Yesterday (Friday) we set off early at ‘something to 8’ ……..
…… and soon came across Thursday’s canal ‘incident’ – a sunken boat. An old wooden-hulled job that should be restored but probably wont be.
“The Crew” at Elkington’s Lock with one of the original little buildings. This one, we' noticed has a CCTV camera in its eaves.
Just south of Fenny Compton is the narrow cutting which was once a 1000 yard tunnel, but the rock was so brittle the top was taken off and it now represents a tricky “narrows”.
Further on, one of life’s “what’s round the corner” moments occurred. We met Heather and Mick on nb “Hudson” and, as we’ve said before, “Hudson” was the show boat next to “Chance” at Crick 2011 and is one of the finest boats on the system. Heather is 70 feet away from Mick at the front! Notice the colour of the water! It’s just thin mud – the Oxford Canal is so very shallow but never mind that, it was great to see them again.
We moored last night just after Claydon Locks which meant we were on the canal’s summit. Today, we had the eleven wonderful dreamy miles of lockless summit to traverse with no civilisation to speak of. Just gorgeous farmland and far reaching views and the very occasional boat coming towards us.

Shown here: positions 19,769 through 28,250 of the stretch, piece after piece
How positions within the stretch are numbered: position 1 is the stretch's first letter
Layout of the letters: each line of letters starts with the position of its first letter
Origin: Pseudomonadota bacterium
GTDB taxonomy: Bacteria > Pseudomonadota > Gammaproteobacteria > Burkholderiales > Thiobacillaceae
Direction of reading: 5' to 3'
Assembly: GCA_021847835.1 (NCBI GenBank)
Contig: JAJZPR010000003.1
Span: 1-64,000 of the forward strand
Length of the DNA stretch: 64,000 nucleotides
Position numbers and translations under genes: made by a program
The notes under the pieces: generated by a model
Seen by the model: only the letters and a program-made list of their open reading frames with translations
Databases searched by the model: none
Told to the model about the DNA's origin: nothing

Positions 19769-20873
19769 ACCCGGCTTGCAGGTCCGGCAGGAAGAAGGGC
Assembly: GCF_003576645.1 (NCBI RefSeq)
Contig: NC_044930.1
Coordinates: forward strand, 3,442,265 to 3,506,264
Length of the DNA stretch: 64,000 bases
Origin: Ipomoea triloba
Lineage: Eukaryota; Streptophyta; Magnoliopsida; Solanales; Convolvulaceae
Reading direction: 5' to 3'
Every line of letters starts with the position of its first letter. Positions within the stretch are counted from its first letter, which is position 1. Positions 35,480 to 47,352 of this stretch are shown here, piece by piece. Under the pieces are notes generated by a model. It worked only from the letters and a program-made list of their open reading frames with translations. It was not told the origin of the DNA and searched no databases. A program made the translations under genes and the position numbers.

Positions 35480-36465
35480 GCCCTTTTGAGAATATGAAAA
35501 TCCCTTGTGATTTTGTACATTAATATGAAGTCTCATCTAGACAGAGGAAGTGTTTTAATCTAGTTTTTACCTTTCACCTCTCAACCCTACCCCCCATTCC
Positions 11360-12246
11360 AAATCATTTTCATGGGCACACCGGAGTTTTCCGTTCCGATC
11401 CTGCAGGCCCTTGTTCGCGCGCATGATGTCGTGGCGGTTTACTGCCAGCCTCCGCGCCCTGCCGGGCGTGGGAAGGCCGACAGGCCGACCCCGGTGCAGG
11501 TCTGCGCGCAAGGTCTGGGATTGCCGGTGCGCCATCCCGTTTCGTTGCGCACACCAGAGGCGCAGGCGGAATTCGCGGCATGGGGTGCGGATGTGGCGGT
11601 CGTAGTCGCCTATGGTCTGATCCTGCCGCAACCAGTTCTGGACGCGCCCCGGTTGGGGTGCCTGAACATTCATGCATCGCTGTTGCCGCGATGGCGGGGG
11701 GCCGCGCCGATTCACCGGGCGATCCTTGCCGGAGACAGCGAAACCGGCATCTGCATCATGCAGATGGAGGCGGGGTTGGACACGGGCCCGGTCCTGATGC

This is James being ‘artistic’ - a duck’s eye view!
At the end of the eleven mile summit stretch we arrived at the first of the two Marston Doles locks and where we start to go back down in the world.
Soon after Marston Doles are the flight of seven locks at Napton and the highlight here is the volunteer lock keeper’s dog who helps to open the lock gates.
Having caught up with us (again!) at the second Marston Dole lock our new-found canal friends, Andy and Rich, on nb “Carpe Diem” follow us through the locks until deciding to moor up together on the last pound of the Napton flight. (for non-boaty readers a pound is a stretch of water between to features such as two locks. It comes from being “impounded” or trapped).
Well, today has been hotter than ever, even though the forecast was for slightly cooler conditions. By the time we arrived at Napton it was all but unbearable and we decided to call it a day. The four us had a bit of a race to ‘The Folly’ where, luckily, they had enough bear to quench our thirsts.